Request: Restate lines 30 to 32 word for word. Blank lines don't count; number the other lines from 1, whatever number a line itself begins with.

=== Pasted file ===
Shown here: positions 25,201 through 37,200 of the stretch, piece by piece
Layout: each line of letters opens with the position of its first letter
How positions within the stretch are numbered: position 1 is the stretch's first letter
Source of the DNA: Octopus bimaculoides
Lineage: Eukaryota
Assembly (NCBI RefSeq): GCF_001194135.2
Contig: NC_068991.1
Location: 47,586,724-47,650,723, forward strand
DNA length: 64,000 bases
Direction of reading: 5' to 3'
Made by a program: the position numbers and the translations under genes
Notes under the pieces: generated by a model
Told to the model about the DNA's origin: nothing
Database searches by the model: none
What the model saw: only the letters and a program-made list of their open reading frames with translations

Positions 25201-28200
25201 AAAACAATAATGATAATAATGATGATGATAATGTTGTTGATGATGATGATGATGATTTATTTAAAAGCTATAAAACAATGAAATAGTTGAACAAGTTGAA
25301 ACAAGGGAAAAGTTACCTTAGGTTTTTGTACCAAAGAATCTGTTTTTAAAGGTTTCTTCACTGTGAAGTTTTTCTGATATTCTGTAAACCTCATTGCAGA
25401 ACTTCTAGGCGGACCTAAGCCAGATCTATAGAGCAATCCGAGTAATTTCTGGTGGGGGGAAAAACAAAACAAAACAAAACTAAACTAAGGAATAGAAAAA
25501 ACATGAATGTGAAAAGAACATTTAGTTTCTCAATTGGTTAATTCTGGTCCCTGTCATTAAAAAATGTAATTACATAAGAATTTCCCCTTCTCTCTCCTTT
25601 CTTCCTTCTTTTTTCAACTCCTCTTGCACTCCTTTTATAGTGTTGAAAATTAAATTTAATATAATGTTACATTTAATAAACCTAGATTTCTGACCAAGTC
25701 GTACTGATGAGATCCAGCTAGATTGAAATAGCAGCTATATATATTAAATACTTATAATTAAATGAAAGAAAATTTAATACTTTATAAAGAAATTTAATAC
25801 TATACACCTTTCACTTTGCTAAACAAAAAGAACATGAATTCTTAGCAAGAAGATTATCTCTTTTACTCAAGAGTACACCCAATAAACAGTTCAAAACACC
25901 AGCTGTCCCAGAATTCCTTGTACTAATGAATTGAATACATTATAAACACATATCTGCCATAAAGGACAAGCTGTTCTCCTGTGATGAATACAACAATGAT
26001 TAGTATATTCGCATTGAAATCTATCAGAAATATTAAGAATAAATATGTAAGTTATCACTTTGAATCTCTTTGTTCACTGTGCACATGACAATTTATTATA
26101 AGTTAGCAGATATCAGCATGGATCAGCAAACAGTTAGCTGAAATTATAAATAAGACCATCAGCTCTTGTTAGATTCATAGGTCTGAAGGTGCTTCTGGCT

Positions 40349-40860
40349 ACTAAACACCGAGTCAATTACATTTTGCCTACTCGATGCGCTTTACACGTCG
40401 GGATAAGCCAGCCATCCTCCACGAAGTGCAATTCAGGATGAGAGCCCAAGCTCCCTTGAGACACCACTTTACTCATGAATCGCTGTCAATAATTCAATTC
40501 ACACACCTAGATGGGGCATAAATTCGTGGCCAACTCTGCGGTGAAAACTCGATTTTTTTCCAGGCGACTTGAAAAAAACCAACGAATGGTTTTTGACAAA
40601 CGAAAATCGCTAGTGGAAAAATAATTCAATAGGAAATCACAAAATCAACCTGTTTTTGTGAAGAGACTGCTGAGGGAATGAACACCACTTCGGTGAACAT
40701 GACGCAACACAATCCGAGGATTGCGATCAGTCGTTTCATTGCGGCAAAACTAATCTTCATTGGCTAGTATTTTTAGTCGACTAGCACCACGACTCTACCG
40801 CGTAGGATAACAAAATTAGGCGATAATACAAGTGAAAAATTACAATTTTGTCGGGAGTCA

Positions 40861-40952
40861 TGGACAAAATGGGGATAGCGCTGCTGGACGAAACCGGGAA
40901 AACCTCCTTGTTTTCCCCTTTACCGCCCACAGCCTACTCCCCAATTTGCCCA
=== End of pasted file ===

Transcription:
40501 ACACACCTAGATGGGGCATAAATTCGTGGCCAACTCTGCGGTGAAAACTCGATTTTTTTCCAGGCGACTTGAAAAAAACCAACGAATGGTTTTTGACAAA
40601 CGAAAATCGCTAGTGGAAAAATAATTCAATAGGAAATCACAAAATCAACCTGTTTTTGTGAAGAGACTGCTGAGGGAATGAACACCACTTCGGTGAACAT
40701 GACGCAACACAATCCGAGGATTGCGATCAGTCGTTTCATTGCGGCAAAACTAATCTTCATTGGCTAGTATTTTTAGTCGACTAGCACCACGACTCTACCG